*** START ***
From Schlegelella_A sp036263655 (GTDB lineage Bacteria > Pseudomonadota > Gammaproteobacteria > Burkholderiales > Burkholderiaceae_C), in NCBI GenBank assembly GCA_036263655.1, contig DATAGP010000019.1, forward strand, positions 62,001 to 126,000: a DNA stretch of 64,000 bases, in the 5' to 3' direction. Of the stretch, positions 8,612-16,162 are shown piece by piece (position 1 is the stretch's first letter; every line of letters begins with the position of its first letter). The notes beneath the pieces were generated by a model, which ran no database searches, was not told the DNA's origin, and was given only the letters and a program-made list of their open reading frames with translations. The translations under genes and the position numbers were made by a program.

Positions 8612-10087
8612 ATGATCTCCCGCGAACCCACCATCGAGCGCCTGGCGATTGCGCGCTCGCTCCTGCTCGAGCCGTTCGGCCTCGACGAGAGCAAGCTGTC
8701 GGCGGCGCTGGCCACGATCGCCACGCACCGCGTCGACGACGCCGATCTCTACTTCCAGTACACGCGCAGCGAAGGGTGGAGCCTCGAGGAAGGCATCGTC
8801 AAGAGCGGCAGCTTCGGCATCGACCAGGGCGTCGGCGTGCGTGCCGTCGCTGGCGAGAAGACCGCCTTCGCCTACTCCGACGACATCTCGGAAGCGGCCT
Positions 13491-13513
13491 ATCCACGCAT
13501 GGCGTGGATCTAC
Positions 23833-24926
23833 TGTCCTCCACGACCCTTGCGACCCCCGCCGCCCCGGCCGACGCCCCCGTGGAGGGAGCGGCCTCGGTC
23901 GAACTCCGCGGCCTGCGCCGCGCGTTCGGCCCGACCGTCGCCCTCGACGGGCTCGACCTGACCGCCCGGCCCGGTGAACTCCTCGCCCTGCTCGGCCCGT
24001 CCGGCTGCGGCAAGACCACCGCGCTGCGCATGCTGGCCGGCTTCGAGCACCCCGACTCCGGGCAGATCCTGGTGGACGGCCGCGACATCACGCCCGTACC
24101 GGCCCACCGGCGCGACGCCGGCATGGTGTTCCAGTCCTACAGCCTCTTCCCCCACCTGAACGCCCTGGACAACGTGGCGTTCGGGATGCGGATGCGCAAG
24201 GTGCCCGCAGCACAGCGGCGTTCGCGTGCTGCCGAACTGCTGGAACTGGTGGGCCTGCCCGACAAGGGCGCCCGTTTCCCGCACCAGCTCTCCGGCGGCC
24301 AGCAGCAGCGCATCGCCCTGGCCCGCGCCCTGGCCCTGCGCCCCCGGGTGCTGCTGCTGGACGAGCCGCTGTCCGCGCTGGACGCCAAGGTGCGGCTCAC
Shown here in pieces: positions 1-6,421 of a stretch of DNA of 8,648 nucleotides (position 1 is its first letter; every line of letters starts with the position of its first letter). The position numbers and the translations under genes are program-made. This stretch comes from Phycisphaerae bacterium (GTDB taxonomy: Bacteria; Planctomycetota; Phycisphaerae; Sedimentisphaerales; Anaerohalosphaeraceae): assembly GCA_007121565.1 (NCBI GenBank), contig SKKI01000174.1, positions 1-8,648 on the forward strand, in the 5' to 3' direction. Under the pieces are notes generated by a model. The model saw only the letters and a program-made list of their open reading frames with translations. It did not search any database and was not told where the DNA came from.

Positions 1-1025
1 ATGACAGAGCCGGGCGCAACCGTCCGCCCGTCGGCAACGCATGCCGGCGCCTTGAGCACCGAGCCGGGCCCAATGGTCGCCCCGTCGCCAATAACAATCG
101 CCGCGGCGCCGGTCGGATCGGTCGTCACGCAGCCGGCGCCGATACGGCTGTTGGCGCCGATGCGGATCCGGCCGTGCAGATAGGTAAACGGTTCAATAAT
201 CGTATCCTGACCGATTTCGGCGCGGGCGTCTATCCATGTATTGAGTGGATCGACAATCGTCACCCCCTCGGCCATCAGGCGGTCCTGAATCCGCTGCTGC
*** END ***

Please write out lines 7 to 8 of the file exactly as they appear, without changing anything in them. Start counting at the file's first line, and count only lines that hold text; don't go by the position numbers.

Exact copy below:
13491 ATCCACGCAT
13501 GGCGTGGATCTAC